Just to finish, it’s a good idea to consider the privacy like an onion, with some layers of privacy. For example, you can configure Windows privacy, then Firefox privacy, then one site’s privacy, and this only cut some branches and root of the tree, nothing else. And as I said in one post, Microsoft spies us, Chrome/Firefox too, however they don’t want to know what we are writing but only statistical use of programs or so forth. Keylogging is not allowed, and the fact that Microsoft knows how many time I open Edge is not dangerous for me. Fight with an invisible enemy is really frustrating, do you know?

  18. Tom Hawack said on February 9, 2023 at 3:46 pm

    Many thanks @Russel,

    These are facts. I always appreciate facts, explained. Moreover in this case I’ll save the article (and its translation to French) to have at hand next time I meet minds which affirm I’m exaggerating in my views of Windows modern OSs’s privacy intrusion. Deep, very deep intrusion.

    The article’s conclusion meets my fears :

    “Besides this, there’s a long process of normalizing these practices so the consumer will care less as time goes on, which will surely lead us to a Big Tech Dystopia and Machines fighting humans. Will that ever happen? Only history will tell.”

    If users don’t care, who will?

    1. Anonymous said on February 10, 2023 at 12:40 am

      nice one. im actually doing the same. collecting/saving links/articles to have material at hand when think software is good b/c its comfortable, has blingbling and just cant be evil. esp.when ppl claim the infamous ‘i have nothig to hide’ fatalism. ppl just forgot or never learned to think, or avoid b/c its uncomfortable..

  19. Yuliya said on February 9, 2023 at 1:49 pm

    What is this? Seriously, where does softonic keep finding these guys, and then have them post this kind of shit on gHacks of all places? I am expecting a certain amount of competence. A bare minimum of effort would have been 30 minutes of your time to set up a Win11 VM and then capture how much data and where it is being transferred to. Then posst your findings here.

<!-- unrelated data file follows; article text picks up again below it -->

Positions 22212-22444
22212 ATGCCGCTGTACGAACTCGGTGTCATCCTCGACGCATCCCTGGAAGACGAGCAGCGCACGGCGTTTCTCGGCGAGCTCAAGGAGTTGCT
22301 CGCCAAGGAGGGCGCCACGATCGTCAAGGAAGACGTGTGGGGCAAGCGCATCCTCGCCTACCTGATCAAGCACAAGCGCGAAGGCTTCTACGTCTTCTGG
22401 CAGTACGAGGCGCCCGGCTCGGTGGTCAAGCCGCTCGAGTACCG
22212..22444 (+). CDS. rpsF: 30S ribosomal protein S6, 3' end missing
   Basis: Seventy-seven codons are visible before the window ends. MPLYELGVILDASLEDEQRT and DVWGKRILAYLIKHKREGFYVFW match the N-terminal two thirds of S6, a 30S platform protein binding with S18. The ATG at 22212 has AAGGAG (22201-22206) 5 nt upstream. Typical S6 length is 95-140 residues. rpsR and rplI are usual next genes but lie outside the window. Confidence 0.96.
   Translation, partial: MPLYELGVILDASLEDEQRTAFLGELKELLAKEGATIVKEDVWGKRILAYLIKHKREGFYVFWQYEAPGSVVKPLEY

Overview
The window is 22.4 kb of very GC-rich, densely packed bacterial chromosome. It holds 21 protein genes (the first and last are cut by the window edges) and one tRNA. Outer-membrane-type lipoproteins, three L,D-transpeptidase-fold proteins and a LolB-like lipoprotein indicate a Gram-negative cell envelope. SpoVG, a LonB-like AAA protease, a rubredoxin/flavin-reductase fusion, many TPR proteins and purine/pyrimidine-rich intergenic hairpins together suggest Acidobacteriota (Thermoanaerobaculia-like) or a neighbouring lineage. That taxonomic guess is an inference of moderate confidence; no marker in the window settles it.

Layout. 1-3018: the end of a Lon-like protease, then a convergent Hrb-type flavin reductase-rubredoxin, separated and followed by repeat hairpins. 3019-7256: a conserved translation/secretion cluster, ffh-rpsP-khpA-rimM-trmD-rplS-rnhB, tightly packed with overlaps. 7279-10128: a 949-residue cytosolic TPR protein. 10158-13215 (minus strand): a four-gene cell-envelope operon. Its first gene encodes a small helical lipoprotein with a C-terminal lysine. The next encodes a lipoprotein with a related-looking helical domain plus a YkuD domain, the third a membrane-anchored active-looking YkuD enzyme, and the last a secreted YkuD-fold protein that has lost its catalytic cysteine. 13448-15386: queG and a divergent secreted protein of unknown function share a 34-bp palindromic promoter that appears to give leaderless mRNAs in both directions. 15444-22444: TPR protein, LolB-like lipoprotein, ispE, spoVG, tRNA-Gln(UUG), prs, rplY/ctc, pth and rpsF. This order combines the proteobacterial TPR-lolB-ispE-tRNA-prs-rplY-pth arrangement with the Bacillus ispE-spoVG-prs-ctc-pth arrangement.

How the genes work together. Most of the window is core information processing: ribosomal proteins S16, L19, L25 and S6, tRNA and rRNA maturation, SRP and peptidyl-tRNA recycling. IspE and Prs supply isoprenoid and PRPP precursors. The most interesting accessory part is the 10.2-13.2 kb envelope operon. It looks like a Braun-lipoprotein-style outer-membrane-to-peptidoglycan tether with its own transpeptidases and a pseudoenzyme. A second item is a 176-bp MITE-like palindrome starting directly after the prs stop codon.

We know the mere mortal “consumer” versions of modern Windows are very chatty over the internet. What is the purpose of your post?

    1. Tony said on February 9, 2023 at 7:14 pm

      Yuliya: “What is this?”

      I was thinking the same about your comment.

      Most computer users are ignorant to telemetry. The more spotlight is thrown on how to Microsoft has turned to being malware writers, the better.

    2. Gerold Manders said on February 9, 2023 at 4:35 pm

      And you think that malware writers (and the people who “hunt” those) are not capable of detecting that their software is running inside a virtual machine? If they know, don’t you think that this is unknown to Microsoft themselves? It is not like they make virtualization software themselves (Hyper-V). And if they detect, why wouldn’t they adjust behavior? Malware certainly does, so why not the others?

      For funsies, install Windows (in a VM), disable all telemetry during the installation procedure. After Windows has started, use a tool like ‘O&O Shutup’ and see how little of the telemetry is stopped when disabling telemetry during installation.

      In the end there is a lot more network traffic being generated and that data needs to to data centers. Which society needs more and more of. And datacenters have a huge need for clean water and lots of energy. Power requirements that easily power 100.000 homes and vast amounts of clean water that comes out of a datacenter way too hot and dirty as well. Societies problem then, I’ll guess?

      Datacenters create local problems that they try to buy off by adding to forests in the middle of nowhere somewhere else on the globe. There was no need 15 years ago for all this telemetry. There is no need now, with fair pricing software is already profitable. But that doesn’t satisfy the greed of big tech as a whole.

      To make people aware this is going on behind their backs, or nowadays even right in front of them as well, you’ll have to start somewhere. So why not articles like this do enlighten more people?

  20. Leo said on February 9, 2023 at 1:43 pm

    The vast majority of W11 users are Enterprise Clients.
    What is being vacuumed from these clients … and being sent to third parties?

    Windows is the most hacked OS on the planet – wonder why!

  21. Some Dude said on February 9, 2023 at 1:20 pm

    Yes. Next question.

Leave a Reply

Check the box to consent to your data being stored in line with the guidelines set out in our privacy policy

We love comments and welcome thoughtful and civilized discussion. Rudeness and personal attacks will not be tolerated. Please stay on-topic.
Please note that your comment may not appear immediately after you post it.